Identifying the link between food security and incarceration

Publication Year


Journal Article

Previous work has found that incarceration (defined as confinement in an adult correctional facility) has a variety of impacts on the incarcerated individual and their families including effects on employment and income, educational outcomes of children, and food insecurity (Wallace and Cox 2012). However, previous literature does not identify a causal impact of incarceration on food insecurity. From a policy perspective, identification of a causal link may aid in understanding why some affected families experience food insecurity, while similarly situated families do not. In this article, we utilize microlevel data from the Fragile Families and Child Well Being Study to provide evidence of a causal impact of incarceration on food insecurity. This is an important dynamic to understand because the prevalence of incarceration in the United States is relatively high, especially among groups where food insecurity is more prevalent (e.g., Blacks), and the associated externalities can have substantial impacts on families that may reach well beyond traditional costs associated with incarceration. The complex relationship between food insecurity and incarceration is estimated within a causal inference approach. We find evidence that incarceration leads to roughly a 4 percentage point increase in the likelihood of food insecurity among households with children that have experienced a parental incarceration.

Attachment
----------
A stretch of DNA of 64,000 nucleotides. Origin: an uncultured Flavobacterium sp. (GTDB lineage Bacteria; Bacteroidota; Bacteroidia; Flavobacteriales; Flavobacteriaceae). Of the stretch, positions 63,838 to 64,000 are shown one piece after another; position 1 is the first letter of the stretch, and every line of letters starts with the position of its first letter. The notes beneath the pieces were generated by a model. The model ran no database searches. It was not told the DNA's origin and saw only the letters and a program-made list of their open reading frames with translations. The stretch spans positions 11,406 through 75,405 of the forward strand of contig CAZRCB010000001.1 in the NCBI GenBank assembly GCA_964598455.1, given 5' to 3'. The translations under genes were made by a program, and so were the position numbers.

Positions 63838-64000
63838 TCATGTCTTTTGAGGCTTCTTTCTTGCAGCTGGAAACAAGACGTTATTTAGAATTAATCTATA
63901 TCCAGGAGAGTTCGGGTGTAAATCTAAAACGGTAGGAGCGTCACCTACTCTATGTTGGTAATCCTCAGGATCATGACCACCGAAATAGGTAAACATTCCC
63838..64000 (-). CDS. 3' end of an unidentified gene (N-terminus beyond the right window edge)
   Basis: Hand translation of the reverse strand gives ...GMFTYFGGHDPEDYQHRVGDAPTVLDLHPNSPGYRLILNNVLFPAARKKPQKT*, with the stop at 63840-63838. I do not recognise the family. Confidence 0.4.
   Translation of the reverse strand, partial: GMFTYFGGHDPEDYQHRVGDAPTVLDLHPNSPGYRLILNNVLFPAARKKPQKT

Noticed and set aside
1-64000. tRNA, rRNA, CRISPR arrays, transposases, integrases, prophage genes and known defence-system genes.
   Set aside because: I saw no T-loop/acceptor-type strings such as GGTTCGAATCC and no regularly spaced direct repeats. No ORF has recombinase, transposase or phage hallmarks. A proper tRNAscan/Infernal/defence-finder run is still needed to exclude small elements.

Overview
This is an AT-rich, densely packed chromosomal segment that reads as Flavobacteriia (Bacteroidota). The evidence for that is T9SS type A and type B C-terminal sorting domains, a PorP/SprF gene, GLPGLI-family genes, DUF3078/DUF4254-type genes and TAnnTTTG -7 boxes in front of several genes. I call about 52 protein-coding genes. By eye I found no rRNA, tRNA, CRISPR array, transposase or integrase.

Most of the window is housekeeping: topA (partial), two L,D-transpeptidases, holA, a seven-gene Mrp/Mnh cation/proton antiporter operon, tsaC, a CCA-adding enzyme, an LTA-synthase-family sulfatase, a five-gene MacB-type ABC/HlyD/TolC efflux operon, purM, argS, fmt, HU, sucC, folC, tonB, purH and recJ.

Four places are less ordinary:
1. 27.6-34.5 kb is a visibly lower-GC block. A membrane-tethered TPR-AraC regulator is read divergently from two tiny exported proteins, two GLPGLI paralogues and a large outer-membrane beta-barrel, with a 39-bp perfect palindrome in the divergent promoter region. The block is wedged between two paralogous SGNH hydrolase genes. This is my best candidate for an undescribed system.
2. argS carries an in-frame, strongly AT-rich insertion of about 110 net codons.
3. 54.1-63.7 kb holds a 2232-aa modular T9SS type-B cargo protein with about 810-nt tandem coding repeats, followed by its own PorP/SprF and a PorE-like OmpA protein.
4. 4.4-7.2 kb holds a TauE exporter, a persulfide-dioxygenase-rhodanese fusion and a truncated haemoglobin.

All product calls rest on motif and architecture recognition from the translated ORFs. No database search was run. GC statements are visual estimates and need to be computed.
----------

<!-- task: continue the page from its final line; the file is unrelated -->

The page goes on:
Southern Economic Journal